I realized that this stuff has been around a long time, and it’s passed through this odd transition. Before it was in the earth, it was floating as a molecule in outer space—it was part of somebody’s star, or part of somebody’s exploding planet.
Gagosian is pleased to present Fluid Space, an exhibition of recent sculptures and drawings by Nancy Rubins.
Since the late 1970s, Rubins has transformed industrial and found objects—everything from television sets and airplane parts to canoes and carousel animals—into engineered abstractions following rhizomatic patterns. Her first public project, Big Bil-Bored (1980) was commissioned for the Cermak Plaza shopping center in Berwyn, Illinois, and she has continued to work on a large scale ever since; Big Pleasure Point, a structure composed of more than sixty small water vessels, was installed outside New York’s Lincoln Center for the Performing Arts in 2006.
In Fluid Space (2019–), the series from which the exhibition takes its title, Rubins uses the same cast metal animals that appeared in her Diversifolia series (2016–18), now sliced into fragments that expose their seams and undersides, calling further attention to the shape-shifting potential of the metal itself. These quasi-organic structures bloom from tables and stools, recalling works such as Table & Airplane Parts (1990–2011), which incorporate architectural foundations from which disparate elements emerge.
In sculptures such as Fizzy’s Nebuli and Noir’s Cluster (both 2019), parts of the cast animals are bound together by webs of tensile cables, producing configurations that are no longer legible as fauna, reading instead as structures that approximate rosebuds or ivy tendrils. The sculptures’ titles also emphasize their correspondence with cosmic and cellular phenomena. In these and other works, Rubins testifies to her chosen materials’ resilience while also hinting at ongoing processes of change.
Also on view are large-scale and smaller unmounted drawings on paper, fixed directly to the wall in Rubins’s customary manner. She covers the entire surface of the thick paper with graphite, producing a dense, shiny, steel-gray expanse that bears traces of her hand and gives the impression of bottomless depth. In the larger drawings, multiple sheets of paper are combined and folded so that they arc away from the wall, echoing the forms of some sculptures.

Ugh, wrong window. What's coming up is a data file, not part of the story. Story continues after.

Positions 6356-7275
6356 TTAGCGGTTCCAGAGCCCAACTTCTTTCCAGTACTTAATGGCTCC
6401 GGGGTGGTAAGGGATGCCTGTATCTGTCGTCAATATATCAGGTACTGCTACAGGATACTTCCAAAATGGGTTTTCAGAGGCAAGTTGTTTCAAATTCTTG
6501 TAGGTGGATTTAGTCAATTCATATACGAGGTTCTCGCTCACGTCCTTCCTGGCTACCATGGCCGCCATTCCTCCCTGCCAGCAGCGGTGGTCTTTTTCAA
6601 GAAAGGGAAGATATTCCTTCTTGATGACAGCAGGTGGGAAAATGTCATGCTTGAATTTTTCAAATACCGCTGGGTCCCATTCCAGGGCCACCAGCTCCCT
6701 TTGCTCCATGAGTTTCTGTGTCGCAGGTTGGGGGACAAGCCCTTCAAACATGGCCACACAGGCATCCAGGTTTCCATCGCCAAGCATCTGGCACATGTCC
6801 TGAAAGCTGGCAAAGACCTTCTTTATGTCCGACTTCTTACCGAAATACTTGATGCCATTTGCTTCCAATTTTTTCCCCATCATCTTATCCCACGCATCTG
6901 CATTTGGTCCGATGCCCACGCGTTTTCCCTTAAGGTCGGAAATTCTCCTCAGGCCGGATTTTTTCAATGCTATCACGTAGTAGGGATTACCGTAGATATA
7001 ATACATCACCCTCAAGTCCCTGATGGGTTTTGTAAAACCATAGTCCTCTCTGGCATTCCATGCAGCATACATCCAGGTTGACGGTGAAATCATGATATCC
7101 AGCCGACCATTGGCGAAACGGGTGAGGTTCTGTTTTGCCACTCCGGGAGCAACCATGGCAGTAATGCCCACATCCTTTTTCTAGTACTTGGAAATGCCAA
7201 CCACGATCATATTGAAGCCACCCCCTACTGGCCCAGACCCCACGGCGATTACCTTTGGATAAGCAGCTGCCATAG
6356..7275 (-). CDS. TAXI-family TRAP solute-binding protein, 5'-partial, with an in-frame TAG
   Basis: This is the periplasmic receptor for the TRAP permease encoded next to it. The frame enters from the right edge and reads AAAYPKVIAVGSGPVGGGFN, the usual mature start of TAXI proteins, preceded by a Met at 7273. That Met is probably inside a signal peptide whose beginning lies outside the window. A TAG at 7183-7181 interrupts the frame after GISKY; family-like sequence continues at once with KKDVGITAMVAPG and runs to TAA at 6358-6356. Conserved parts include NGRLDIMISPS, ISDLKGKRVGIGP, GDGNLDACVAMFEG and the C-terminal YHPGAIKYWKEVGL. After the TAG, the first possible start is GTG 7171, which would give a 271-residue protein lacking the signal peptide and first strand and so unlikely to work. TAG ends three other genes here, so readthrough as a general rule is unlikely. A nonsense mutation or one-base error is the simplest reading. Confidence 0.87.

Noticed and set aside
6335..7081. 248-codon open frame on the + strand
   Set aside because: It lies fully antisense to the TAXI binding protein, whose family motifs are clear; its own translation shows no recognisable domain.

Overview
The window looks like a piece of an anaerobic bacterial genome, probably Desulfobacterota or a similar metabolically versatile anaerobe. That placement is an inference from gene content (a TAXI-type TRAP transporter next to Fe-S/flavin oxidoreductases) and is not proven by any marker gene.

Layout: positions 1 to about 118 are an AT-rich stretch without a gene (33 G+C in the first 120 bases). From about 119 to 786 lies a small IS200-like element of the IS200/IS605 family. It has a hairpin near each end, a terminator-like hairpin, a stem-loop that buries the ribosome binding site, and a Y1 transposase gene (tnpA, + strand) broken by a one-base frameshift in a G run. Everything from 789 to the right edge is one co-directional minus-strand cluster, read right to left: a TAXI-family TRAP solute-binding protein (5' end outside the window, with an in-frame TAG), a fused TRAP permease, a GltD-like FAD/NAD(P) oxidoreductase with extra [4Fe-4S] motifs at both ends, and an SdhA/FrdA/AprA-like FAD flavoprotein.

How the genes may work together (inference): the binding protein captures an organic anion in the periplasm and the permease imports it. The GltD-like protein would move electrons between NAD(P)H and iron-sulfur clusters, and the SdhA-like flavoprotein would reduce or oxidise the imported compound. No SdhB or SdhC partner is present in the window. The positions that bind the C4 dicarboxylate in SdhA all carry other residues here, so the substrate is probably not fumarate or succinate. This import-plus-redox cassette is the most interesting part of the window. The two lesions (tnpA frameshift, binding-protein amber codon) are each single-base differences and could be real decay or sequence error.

Conclusions Never Reached: Nancy Rubins in Fluid Space
Sara Softness reflects on a new series of sculptures by Nancy Rubins, Fluid Space (2019–21), “visual poems” that hint at the invisible and the unknown.
Nancy Rubins: Exploring Form
Join Nancy Rubins at her California studio as she speaks about her working process and the abiding interests in space, depth, and the residues of time that have informed her sculptures and drawings.
Behind the Art
Nancy Rubins: Drawing in Graphite
Filmed during the installation of Nancy Rubins’s latest exhibition, Diversifolia, this video provides a rare look at one of the artist’s large-scale, graphite drawings.
Work in Progress
In the summer of 2017, Laura Fried took a trip to Nancy Rubins’s awe-inspiring studio in Topanga Canyon, CA. In this essay, she recounts her visit, detailing Rubins’s latest sculptures and the history of the studio.
Gallery Weekend LA
Frank Gehry, Albert Oehlen, Nancy Rubins
July 28–August 1, 2021
Gagosian is participating in the inaugural Gallery Weekend LA with three exhibitions. Frank Gehry: Spinning Tales and Nancy Rubins: Fluid Space, both on view at Gagosian’s Beverly Hills location, will be open for extended hours during Gallery Weekend LA (July 28: 10am–7pm; July 29–30: 10am–5:30pm; July 31–August 1: 12–6pm). Visitors can also see Albert Oehlen: Tramonto Spaventoso with an appointment, on view at the Marciano Art Foundation (July 28–31: 11am–5pm). The event is organized through Gallery Association Los Angeles and galleryplatform.la and includes nearly eighty-five of the city’s leading contemporary art galleries and museums.
Frank Gehry, Wishful Thinking, 2021, installation view, Frank Gehry: Spinning Tales, Gagosian, Beverly Hills, 2021 © Frank O. Gehry. Photo: Joshua White
Tuesday, August 3, 2021, 1pm edt
Join Gagosian for an online conversation between Nancy Rubins and Eric Shiner inside the artist’s exhibition Fluid Space, on view at Gagosian, Beverly Hills, through August 6. The pair will discuss Rubins’s unique approach to sculpture, in which industrial and found objects—such as television sets, airplane parts, and carousel animals—are transformed into engineered abstractions that are at once otherworldly and familiar. To join, register at eventbrite.com.
Left: Nancy Rubins. Photo: Joel Searles. Right: Eric Shiner. Photo: Walker Olesen
Works for New Space, Stainless Steel, Aluminum, Monochrome I & II
July 16–September 3, 2010